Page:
Aside from that incident with MP Tom Watson praising Drenge over politics, the band have garnered a fairly small yet loyal following of fans, and their expectations of the duo’s debut are high. The record’s overall sound promises much; the revival of the seemingly all but forgotten genre of punk, yet fused with modern influences to give it style. Some songs are hit and miss, but on the whole the album is an enjoyable and exciting taste of a band that could be one of the new British greats.
Opener ‘People in love make me feel yuck’ instantly impresses, with a riff reminiscent of Bowie’s TVC 15: that rhythmic and slick 70’s rock sound fused with gritty punk lyrics such as ‘we have no redeeming features/ just a desperate streak’ The duo has the rare ability to sound both haphazard and smooth in the same instance; bruising the ears with frantic percussion while wooing them with exciting guitar licks.
Clearly a highlight of the album is ‘Bloodsports’, one of their first singles, which Oozes style and attitude with grinding guitar riffs and menacing, seductive lyrics. The guitar solos are a delight, swinging like a bipolar chainsaw from one note to the next, culminating in a truly spectacular finale that pounds your ear drums to dust.
Another notable track is ‘Backwaters’, a furious combination of charismatic vocals and gut-wrenching drum action, with Rory throwing percussion punches left and right. A strange way to describe the song would be as if Frank Sinatra came at you with a wrench, while wearing a leather jacket and tie; suave yet almost terrifying in its fury.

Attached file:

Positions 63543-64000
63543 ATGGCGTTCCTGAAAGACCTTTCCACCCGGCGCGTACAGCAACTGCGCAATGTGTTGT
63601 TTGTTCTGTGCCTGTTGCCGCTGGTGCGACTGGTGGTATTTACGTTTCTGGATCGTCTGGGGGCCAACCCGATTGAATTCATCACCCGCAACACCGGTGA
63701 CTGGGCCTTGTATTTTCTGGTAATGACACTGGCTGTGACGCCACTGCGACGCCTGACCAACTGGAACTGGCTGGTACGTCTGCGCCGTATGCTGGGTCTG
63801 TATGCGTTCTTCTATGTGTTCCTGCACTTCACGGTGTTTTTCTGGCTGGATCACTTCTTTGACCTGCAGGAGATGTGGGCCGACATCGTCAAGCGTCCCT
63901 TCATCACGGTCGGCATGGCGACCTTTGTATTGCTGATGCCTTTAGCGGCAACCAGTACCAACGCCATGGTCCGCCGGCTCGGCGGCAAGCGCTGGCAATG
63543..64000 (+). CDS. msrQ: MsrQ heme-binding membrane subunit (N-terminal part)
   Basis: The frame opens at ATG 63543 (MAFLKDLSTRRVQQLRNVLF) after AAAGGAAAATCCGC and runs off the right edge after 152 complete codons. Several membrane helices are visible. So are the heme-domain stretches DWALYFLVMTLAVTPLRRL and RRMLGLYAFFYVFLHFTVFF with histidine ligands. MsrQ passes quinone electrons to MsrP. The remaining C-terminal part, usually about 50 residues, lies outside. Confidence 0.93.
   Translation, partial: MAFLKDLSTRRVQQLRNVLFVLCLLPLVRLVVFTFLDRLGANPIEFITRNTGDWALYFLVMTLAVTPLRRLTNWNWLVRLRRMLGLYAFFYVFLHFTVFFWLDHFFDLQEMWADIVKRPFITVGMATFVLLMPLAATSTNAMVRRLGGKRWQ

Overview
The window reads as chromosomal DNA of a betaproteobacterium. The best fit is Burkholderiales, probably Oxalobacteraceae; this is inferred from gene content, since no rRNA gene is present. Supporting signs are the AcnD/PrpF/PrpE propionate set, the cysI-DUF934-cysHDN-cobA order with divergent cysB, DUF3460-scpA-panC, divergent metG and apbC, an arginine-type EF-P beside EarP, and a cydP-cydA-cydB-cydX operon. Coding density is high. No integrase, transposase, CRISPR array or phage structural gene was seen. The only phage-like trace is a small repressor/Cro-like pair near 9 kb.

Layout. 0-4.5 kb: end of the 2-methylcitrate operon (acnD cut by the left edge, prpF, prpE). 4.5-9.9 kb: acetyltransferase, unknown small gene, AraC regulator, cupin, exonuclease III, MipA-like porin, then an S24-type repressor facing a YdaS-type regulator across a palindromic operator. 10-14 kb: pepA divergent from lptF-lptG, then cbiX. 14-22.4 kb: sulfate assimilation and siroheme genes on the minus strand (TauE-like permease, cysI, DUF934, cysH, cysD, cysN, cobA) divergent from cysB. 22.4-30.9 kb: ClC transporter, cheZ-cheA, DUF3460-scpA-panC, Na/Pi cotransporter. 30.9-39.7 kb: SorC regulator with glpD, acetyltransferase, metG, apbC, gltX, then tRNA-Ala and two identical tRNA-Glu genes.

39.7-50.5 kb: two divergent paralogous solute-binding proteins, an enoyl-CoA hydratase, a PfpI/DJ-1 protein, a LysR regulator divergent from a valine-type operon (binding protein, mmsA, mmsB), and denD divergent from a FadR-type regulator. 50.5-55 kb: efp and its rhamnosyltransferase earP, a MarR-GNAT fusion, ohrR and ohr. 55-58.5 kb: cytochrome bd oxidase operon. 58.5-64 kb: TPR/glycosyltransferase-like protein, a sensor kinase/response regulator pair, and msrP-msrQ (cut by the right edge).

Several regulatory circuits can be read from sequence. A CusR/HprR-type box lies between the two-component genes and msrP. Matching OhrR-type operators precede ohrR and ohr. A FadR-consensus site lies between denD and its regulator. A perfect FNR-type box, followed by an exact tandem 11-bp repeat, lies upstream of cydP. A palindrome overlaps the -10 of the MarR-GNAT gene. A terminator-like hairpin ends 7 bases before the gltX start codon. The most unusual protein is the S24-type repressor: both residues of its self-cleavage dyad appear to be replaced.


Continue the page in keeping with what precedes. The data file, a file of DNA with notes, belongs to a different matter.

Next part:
That said, ‘Gun Crazy’ stands out less firmly within my memory, possibly because after several rather intense blows you become desensitised to Drenge’s full impact, possibly exposing a misstep in the album’s pacing. Furthermore, I’d argue that ‘Let’s Pretend’ is somewhat unnecessarily drawn out, with seemingly 3 minutes of very little happening towards the end, it appears unwise to attempt a long song without enough action involved. However the finisher ‘Fuckabout’ saves the last quarter: a sure favourite for gig goers with its honest lyrics and subdued guitar solos.
Drenge’s first foray into the record market is infused with tones of humour, rebelliousness and narcissism that blend together to recall the original punk years of the British 70’s. Yet Drenge primarily achieves in dragging this sound kicking and screaming into the modern-day music scene: imagine The Clash’s anarchic edge thrown together with the Arctic Monkey’s style and inclusive presence, and that’s possibly what Drenge are attempting here. Essentially this prospect, the prospect of Drenge, is ambitious and exciting.